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CD4+ T cells, human cytomegalovirus and end-stage renal disease

Wang, Edward Chung Yern 2011. CD4+ T cells, human cytomegalovirus and end-stage renal disease. Nephrology Dialysis Transplantation 26 (5) , pp. 1467-1470. 10.1093/ndt/gfr167

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Abstract

CD4+ T cells are activated through their T-cell receptors, which recognize foreign antigenic peptides in the context of Major Histocompatibility Complex (MHC) II molecules [1, 2]. They have classically been regarded as facilitators of acquired immunity, providing cytokine help that aids the development of either the cellular cytotoxic CD8+ T cell (Th1) or humoral B-cell responses (Th2). However, the rapid expansion of our knowledge of cytokines and their function has resulted in the definition of further unique CD4+ T-cell subsets associated with specific immune conditions and intracellular transcription factors that drive their differentiation. It is now accepted that Th1 and Th2 differentiation are driven by the transcription factors T-bet and GATA-3, respectively [3, 4]. Th17 cells are defined by the expression of RORγt (known as RORC in humans) and RORα, express IL-23R and CCR6, secrete the cytokines IL-17 and IL-22 and are considered essential for the development of inflammatory and autoimmune disease [5–8]. Regulatory T cells (Tregs) are identified by the transcription factor FoxP3 and provide a negative buffer to immune responses through the release of suppressive cytokines such as TGFβ and IL-10 [9–11]. More recently, Th9 cells have been identified that release IL-9 and IL-10, adoptive transfer of which results in colitis and neuritis [12, 13], while Th22 cells produce IL-22 and IL-13, are defined by the transcription factors RORγt and AHR, express skin-homing receptors and are believed important in skin and mucosal pathology [14]. A summary of the above list is provided in Figure 1, but it is by no means exhaustive and there are CD4+ cell types that do not fit into these categories. However, it serves to demonstrate the complexity and plasticity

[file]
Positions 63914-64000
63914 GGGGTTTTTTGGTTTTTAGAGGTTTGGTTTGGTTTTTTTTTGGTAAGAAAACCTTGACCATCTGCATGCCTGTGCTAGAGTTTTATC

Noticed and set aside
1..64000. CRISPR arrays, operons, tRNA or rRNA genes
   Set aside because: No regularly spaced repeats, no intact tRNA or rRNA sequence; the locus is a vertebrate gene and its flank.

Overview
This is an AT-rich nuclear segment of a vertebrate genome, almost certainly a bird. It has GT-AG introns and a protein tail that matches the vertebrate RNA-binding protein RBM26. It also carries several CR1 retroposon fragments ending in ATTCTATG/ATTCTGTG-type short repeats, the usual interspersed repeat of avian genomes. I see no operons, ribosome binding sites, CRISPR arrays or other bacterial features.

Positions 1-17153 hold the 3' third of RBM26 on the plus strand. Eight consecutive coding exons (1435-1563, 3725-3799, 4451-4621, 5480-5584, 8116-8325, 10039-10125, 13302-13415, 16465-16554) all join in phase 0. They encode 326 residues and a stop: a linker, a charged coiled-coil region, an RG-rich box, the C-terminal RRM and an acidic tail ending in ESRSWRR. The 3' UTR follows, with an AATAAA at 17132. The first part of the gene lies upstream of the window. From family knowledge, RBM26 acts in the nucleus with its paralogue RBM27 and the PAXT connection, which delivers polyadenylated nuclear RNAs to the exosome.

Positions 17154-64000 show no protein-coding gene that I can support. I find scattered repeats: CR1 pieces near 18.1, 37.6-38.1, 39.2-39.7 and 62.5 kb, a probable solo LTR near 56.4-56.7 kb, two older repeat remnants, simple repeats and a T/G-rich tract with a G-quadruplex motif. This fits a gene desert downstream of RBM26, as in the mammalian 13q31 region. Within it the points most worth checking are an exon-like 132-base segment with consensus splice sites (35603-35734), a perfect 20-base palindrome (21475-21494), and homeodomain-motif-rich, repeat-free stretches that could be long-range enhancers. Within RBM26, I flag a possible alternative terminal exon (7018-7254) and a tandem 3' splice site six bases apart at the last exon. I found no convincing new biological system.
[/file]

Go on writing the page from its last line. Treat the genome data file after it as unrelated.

Item Type: Article
Date Type: Publication
Status: Published
Schools: Medicine
Systems Immunity Research Institute (SIURI)
Subjects: R Medicine > R Medicine (General)
R Medicine > RC Internal medicine
Uncontrolled Keywords: CD4+ T cells ; Cytotoxic ; End-stage renal disease ; HCMV
Publisher: Oxford University Press
ISSN: 0931-0509
Last Modified: 04 Jun 2017 03:50
URI: http://orca.cf.ac.uk/id/eprint/27853

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